Recently there have been a slew of insider trading probes and lawsuit against Wall Street traders. The recent surge of cases has lead to some interesting questions regarding what is and isn’t insider trading. The case at the center of the questions is a 2012 case against two traders, Todd Newman and Anthony Chiasson, who were convicted of insider trading. They have since appealed their conviction on the grounds that they received their non-public information not from the original leaker, but indirectly through a network of analysts. They claim that since they didn’t know the the original source personally benefitted, they didn’t commit true insider trading. There are other cases waiting on this appeal to provide more legal clarity about what should be counted as insider trading.
The above case is certainly not a cut-and-dry case of insider trading. Some cases are easier to determine. For example, a BP employee recently agreed to pay over $200,000 to settle an insider trading charge relating to the 2010 BP oil spill. In this case, the employee had access to private information on how much oil was leaking, and responded by selling off a large amount of shares anticipating a huge drop in BP’s stock price. BP stock lost 48% following the oil spill crisis, saving the man and his family hundreds of thousands of dollars.
The presence of intermediaries between he original leak and Newman and Chiasson acting on the information makes their case more foggy when it comes to determining right from wrong. When a trader gets a piece of information from an analyst, how are they supposed to determine if that information was truly private. Firms have been known to intentionally leak information, and therefore it can be difficult for a trader to determine what is really private information and what isn’t. If the trader doesn’t act, they are mission out on lost profits on information that wasn’t actually “insider”. Not to mention that if many people know about a leak, the information ceases to really be insider. As one organization put it, “At some point, a leak of nonpublic information about a company’s anticipated results…becomes just one more piece of market intelligence that is circulating among analysts and portfolio managers.” When does proprietary information become public? If that line isn’t clearly drawn, I believe that honest people search for profits could be punished for something that isn’t insidious at all.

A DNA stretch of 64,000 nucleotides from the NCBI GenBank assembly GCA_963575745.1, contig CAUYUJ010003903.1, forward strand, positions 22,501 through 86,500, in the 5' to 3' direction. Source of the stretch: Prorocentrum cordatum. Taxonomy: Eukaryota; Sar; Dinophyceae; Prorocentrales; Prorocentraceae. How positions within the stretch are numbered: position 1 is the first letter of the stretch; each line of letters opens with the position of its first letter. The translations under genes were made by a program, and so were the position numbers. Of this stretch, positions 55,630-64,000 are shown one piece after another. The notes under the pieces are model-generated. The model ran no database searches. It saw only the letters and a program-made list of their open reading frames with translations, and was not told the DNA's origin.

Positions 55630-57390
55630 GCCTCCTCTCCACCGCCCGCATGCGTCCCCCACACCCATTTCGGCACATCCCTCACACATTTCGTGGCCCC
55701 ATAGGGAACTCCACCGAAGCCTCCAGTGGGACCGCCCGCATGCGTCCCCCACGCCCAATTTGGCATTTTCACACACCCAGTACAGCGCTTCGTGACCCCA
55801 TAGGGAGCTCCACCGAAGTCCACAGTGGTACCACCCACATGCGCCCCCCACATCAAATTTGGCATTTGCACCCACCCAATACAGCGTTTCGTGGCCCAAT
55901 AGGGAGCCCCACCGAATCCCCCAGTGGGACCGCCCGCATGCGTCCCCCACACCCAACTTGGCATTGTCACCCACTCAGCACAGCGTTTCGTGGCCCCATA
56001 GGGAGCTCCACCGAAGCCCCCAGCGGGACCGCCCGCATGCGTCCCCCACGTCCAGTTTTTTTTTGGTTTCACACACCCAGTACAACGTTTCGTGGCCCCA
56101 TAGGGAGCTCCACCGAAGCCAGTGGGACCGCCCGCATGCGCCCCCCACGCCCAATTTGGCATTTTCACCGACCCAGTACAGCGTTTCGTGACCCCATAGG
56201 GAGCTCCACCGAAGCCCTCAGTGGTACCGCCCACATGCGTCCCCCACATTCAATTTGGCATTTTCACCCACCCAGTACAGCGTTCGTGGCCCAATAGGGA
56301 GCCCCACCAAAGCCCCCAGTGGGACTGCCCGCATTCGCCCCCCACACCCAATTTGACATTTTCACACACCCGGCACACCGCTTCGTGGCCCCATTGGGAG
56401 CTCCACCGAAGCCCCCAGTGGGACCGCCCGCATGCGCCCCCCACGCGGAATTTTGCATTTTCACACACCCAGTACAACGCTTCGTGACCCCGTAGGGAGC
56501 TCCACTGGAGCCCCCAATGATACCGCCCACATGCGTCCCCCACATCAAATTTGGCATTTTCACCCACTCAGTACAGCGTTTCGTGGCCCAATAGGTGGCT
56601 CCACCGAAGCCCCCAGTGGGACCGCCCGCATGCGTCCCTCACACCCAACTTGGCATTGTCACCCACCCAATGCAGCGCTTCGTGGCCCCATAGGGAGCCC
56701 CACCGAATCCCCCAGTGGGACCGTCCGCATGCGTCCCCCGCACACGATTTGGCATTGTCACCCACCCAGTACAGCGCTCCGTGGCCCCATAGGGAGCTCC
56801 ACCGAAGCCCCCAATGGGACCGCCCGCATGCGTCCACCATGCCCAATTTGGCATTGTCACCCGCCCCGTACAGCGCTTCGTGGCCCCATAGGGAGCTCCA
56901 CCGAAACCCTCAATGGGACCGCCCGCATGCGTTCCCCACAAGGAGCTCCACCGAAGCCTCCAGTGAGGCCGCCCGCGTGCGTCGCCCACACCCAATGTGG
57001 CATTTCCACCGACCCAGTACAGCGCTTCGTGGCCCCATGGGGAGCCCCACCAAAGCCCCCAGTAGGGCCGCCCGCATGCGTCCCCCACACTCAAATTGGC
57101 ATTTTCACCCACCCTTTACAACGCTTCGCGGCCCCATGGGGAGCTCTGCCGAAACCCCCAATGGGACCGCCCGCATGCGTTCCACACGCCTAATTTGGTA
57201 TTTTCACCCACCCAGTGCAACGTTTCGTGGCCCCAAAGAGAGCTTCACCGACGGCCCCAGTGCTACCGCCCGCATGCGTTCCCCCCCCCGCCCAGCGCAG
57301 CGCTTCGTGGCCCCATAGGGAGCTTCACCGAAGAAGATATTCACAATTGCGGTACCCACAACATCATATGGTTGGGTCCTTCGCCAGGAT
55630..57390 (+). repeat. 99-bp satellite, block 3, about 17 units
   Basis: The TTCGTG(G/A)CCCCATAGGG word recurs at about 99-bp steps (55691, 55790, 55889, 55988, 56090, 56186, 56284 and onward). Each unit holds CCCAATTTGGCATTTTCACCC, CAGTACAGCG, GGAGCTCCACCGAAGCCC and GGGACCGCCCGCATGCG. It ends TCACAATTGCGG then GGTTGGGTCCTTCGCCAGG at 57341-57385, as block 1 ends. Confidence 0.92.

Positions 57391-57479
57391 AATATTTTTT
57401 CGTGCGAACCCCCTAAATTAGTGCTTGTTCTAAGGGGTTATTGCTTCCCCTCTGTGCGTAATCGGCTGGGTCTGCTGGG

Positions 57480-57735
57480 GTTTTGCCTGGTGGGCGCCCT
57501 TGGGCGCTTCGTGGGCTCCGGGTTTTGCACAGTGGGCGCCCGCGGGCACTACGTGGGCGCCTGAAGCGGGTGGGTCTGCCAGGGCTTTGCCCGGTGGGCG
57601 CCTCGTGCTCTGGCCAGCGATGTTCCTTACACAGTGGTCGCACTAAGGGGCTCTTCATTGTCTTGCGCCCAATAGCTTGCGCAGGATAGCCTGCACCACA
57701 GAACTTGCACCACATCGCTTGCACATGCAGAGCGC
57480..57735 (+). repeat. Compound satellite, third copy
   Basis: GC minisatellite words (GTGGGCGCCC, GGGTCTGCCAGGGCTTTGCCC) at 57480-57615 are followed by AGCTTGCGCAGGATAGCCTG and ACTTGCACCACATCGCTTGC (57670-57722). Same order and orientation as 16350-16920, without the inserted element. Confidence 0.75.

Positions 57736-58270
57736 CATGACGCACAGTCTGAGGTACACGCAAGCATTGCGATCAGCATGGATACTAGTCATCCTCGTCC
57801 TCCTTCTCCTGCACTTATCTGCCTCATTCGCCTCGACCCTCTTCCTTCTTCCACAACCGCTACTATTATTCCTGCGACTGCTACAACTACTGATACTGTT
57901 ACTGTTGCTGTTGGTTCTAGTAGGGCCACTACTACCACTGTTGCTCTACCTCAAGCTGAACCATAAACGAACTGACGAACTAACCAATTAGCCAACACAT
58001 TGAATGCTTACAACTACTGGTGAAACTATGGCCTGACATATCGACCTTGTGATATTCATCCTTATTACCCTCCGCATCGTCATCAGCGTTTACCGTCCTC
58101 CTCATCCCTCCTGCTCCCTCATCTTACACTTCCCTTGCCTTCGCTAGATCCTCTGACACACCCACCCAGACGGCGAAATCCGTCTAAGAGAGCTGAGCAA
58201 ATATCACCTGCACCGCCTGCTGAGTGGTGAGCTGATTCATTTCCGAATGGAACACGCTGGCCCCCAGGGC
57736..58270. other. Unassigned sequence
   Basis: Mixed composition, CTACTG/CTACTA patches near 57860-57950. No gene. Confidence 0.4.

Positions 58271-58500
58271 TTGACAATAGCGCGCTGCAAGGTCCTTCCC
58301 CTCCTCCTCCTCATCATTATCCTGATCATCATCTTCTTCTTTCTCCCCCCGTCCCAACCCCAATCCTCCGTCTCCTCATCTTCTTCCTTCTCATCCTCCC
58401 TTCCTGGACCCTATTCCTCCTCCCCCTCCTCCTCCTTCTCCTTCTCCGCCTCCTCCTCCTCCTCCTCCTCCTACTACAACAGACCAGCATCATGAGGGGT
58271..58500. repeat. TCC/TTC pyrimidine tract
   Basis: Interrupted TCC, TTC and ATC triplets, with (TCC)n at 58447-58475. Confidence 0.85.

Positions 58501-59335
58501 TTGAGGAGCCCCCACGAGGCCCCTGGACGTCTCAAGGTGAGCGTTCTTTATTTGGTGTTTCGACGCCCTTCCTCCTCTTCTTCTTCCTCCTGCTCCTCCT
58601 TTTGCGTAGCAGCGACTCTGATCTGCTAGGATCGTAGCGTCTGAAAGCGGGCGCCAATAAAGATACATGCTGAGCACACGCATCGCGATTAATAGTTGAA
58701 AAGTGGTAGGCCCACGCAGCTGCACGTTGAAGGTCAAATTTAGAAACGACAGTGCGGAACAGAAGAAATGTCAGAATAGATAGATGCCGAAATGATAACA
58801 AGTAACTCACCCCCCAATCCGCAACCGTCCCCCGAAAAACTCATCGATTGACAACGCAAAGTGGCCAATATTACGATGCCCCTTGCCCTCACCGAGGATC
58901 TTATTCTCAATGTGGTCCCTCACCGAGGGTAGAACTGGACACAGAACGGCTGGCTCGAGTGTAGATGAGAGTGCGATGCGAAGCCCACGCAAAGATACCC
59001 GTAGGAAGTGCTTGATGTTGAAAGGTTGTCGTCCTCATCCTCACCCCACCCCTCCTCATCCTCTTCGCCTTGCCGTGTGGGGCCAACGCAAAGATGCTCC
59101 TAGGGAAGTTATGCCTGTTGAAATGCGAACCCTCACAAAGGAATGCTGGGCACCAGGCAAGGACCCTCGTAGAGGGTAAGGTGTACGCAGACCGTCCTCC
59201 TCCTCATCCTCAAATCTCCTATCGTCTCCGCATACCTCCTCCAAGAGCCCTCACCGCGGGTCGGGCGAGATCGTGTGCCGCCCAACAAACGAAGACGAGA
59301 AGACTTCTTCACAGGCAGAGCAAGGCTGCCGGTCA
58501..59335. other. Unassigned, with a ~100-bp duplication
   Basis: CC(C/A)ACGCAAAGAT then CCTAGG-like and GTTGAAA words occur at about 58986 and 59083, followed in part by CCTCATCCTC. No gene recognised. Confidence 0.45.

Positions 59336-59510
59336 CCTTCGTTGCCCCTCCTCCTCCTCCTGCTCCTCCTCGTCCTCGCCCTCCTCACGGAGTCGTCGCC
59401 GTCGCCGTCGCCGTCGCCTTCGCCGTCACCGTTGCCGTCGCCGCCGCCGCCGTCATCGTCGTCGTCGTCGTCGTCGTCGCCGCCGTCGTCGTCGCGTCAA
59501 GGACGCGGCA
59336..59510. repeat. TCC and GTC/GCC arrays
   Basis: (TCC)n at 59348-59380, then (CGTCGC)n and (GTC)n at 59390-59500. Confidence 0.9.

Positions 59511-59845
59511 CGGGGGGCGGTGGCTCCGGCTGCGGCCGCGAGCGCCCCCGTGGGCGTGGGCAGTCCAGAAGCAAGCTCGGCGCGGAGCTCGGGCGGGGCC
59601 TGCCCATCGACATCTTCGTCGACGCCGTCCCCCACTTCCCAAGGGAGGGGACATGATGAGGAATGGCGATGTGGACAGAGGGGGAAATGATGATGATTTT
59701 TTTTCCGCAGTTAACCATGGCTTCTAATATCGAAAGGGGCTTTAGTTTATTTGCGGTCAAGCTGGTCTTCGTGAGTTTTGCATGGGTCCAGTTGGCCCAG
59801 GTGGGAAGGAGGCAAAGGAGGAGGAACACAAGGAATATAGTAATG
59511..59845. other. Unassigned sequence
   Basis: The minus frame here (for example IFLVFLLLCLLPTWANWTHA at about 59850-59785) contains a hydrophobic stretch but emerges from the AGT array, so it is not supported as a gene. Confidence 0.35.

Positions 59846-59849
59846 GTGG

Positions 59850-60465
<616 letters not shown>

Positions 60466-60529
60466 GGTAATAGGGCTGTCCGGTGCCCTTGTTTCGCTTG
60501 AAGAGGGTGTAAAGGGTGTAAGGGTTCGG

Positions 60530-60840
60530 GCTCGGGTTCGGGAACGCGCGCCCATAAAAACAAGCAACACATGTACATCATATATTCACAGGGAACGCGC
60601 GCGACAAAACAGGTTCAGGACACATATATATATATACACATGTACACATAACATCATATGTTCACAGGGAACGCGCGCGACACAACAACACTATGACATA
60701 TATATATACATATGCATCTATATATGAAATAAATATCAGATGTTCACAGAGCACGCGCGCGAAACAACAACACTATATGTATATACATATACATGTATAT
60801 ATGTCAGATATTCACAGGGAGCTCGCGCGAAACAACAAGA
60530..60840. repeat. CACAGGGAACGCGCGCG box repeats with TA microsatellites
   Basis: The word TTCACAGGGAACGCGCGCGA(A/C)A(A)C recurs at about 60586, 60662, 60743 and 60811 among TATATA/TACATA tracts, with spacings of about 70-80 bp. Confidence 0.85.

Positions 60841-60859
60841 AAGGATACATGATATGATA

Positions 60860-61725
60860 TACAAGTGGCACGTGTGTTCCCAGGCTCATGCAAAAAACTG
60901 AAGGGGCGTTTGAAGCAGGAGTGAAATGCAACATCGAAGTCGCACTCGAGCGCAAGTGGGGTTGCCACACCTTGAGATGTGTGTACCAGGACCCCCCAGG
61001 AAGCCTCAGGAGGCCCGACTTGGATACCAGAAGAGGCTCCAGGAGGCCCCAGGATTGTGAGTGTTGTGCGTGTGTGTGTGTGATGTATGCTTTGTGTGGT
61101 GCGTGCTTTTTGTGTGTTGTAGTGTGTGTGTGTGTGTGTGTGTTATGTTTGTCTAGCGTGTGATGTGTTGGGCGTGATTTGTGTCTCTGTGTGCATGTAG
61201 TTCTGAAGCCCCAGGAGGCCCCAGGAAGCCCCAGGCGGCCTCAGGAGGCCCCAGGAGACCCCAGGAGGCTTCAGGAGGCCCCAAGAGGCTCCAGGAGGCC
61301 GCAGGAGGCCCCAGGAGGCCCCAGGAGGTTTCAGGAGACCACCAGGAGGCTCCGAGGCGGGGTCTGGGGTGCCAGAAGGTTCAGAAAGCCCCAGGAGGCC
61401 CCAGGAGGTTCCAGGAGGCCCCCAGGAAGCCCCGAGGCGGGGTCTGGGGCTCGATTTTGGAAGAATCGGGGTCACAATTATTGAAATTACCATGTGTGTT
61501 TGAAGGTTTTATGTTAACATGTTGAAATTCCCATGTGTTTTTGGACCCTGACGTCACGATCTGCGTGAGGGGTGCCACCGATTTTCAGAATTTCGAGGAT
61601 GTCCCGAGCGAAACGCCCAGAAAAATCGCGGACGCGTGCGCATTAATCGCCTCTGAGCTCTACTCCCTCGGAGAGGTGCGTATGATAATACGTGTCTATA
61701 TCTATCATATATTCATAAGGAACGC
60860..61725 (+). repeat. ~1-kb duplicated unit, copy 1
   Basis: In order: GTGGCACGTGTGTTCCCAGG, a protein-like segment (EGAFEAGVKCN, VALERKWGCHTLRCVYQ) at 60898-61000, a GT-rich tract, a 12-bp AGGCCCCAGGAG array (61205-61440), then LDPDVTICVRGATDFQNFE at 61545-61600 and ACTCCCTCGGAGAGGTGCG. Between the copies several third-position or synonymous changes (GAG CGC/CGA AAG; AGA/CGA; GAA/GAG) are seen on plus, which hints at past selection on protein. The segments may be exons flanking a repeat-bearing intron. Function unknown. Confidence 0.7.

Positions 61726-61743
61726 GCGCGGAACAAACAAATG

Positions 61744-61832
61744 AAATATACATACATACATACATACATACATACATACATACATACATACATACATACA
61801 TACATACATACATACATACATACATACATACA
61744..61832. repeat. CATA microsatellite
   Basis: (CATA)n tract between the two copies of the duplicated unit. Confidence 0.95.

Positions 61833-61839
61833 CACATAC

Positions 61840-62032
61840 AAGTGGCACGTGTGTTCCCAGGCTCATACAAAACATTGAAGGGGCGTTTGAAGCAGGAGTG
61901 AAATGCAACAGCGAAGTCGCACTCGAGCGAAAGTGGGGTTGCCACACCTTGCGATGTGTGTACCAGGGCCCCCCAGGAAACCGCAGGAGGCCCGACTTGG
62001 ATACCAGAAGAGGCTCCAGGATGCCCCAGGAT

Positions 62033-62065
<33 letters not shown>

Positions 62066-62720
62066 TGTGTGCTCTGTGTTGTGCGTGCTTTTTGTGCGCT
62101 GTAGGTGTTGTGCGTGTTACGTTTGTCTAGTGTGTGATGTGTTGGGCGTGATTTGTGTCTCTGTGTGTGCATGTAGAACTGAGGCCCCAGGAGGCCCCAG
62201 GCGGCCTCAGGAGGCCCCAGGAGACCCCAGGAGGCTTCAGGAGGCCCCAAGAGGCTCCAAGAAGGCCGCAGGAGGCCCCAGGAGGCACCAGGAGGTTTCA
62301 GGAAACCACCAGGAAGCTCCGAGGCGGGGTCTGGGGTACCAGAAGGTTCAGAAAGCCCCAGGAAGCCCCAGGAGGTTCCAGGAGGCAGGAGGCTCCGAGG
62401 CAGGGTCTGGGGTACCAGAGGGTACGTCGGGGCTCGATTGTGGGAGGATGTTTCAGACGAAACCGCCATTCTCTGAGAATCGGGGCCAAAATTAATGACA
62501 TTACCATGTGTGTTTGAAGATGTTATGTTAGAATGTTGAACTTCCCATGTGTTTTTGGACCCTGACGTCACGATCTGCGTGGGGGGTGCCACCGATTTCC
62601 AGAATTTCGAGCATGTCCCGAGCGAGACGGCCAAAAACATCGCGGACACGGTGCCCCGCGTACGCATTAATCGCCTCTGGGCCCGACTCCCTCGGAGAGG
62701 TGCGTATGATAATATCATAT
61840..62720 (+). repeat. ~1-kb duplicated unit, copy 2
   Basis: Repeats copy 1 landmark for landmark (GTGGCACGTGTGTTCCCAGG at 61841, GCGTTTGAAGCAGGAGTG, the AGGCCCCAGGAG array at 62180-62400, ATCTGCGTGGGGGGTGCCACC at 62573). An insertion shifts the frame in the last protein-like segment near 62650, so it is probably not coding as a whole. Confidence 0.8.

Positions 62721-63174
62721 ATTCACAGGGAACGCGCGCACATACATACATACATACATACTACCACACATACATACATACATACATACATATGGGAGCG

On the other hand, if a trader know they have information that is non-public, one might argue that they just simply shouldn’t use that information to their advantage because it is wrong. However, I don’t really think that this is a plausible solution. Once someone knows a piece of private information, they know it, and cannot un-know it. Regardless of their desire of whether or not to use that information to their advantage, that information can guide other decisions they make without them really even knowing. I think its not too far of a stretch to believe that a lot of traders make a lot of indirect insider trades without realizing it.
Furthermore investing, at its core, is about having a more accurate idea about a firm that the next person. But at some point, the government has said that having too much information should be illegal. I agree that there are many instance where insider trading feels wrong and that a select few are talking advantage of a much larger shareholder base, I’m not sure I believe that insider trading is as odious as some make it out to be.